The UCI's latest bid to fill the gap in the road racing off-season and increase the number of eyeballs focused on winter track action began as the Track Champions League kicked off in Mallorca, Spain.
36 riders each racing in the sprint and endurance leagues will compete over various rounds in locations around the world, riders earning points towards the overall series prize and leaders wearing specific jerseys to highlight their position atop the table.
Brit Katie Archibald emerged as the leader of the women's Endurance League, New Zealand's Corbin Strong the best of the men. Meanwhile, Olympic medalists and track world champions Harrie Lavreysen and Emma Hinze are the two riders who lead the Sprint League.
The Sprint League consists of two races, the Keirin and Sprint. Three heats delivered the fastest riders into a Keirin final, where Kelsey Mitchell (Canada), Emma Hinze (Germany), Lea Friedrich (Germany), Martha Bayona Pineda (Colombia), Miriam Vece (Italy), and Mathilde Gros (France) faced off for the first Champions League victory. After Friedrich made her bid for glory in the last lap, Mitchell and Hinze came through, the Canadian just taking it with her bike throw.
Hinze would get her revenge in the Sprint, however, getting through her heat and semi-final to set up an all-German final, coming around the outside of Friedrich to take the win.
“The race was really intense, really fast - and the atmosphere was amazing. I feel really proud to be the one to be wearing the leaders’ jersey. The competition here is very tough, but I’m looking forward to the next events," Hinze said after the finish.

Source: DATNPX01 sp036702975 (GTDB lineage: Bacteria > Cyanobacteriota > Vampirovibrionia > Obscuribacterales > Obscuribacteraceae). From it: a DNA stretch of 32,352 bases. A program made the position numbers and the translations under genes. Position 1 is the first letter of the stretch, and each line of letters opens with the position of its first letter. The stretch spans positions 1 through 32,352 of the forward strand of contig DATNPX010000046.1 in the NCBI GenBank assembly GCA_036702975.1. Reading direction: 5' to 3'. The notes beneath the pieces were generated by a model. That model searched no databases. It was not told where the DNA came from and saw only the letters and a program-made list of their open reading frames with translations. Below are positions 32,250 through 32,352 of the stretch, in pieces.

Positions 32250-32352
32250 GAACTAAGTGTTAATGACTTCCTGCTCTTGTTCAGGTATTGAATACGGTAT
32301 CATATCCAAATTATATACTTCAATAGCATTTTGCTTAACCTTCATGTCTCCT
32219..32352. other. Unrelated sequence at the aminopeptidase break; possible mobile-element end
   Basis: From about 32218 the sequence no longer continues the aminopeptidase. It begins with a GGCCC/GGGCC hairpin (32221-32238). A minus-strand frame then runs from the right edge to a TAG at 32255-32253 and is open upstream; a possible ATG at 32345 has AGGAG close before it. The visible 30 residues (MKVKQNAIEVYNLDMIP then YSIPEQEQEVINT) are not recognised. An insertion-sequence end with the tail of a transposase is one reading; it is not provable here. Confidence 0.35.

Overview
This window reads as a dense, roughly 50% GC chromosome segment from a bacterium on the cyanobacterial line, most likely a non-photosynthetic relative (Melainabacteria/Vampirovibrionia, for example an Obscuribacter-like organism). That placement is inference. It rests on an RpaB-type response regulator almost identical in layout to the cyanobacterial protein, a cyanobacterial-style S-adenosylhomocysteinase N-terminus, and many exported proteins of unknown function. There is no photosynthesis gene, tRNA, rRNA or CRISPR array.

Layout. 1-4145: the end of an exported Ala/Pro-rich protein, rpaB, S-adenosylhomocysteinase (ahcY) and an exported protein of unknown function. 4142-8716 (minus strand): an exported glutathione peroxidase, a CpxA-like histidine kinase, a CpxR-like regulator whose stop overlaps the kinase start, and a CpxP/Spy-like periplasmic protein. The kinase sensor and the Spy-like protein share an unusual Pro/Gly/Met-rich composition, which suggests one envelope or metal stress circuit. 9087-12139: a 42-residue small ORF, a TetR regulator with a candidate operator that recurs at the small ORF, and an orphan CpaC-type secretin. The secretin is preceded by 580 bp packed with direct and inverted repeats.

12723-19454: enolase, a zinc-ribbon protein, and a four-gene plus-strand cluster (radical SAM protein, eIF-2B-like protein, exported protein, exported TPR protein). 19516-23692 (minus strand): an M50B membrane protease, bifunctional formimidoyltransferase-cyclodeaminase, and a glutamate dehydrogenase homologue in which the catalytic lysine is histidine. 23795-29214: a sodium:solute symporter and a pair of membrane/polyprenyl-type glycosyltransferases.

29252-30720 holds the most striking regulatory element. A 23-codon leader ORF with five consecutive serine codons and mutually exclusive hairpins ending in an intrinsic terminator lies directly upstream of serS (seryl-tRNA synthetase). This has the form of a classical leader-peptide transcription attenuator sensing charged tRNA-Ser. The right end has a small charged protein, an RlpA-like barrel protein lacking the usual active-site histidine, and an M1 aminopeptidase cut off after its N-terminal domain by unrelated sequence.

In the men's Lavreysen beat Russia's Mikhail Iakovlev, launching a surprise attack after forcing the Russian up the track.
Lavreysen's Dutch compatriot Hoogland then took the initiative in the Keirin final on the last lap, but was brought back by Stefan Botticher (Germany) who crossed the line first, Lavreysen in second and accumulating enough points to take the lead in the mens' Sprint League.
In the Endurance League, consisting of Scratch and Elimination races, Canada's Maggie Coles Lyster found herself in a three-woman breakaway group that managed to last until the line, the Canadian beating her collaborators in the final sprint.
In the Elimination race, Katie Archibald was well-positioned at the front, driving into the final two laps and then accelerating to distance Kirsten Wild in the final lap to take the win with relative ease.
“There were some parts of the race that caught me out. I’m happier going hard, which we did at the start, but it eased up halfway and I was worried the riders behind would come round me," Archibald explained.
"Towards the end, I tried to burn people off the back so I didn’t get boxed in or out of position, and really wanted it to come down to legs more than anything. The level of competition is tough, but I’ve got one of the fastest bikes here and I came ready for this. It feels great to lead. There’s a tiny part that feels daunting, but it feels really good.”
Despite attacking with 500m to go and reeled in with half a lap until the finish line, New Zealand's Corbin Strong found enough to go again and win the bunch sprint in the Scratch race, the New Zealander then also victorious in the Elimination race to round out the first night of racing.
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Hi. I'm Cycling Weekly's Weekend Editor. I like writing offbeat features and eating too much bread when working out on the road at bike races.
Before joining Cycling Weekly I worked at The Tab and I've also written for Vice, Time Out, and worked freelance for The Telegraph (I know, but I needed the money at the time so let me live).
I also worked for ITV Cycling between 2011-2018 on their Tour de France and Vuelta a España coverage. Sometimes I'd be helping the producers make the programme and other times I'd be getting the lunches. Just in case you were wondering - Phil Liggett and Paul Sherwen had the same ham sandwich every day, it was great.
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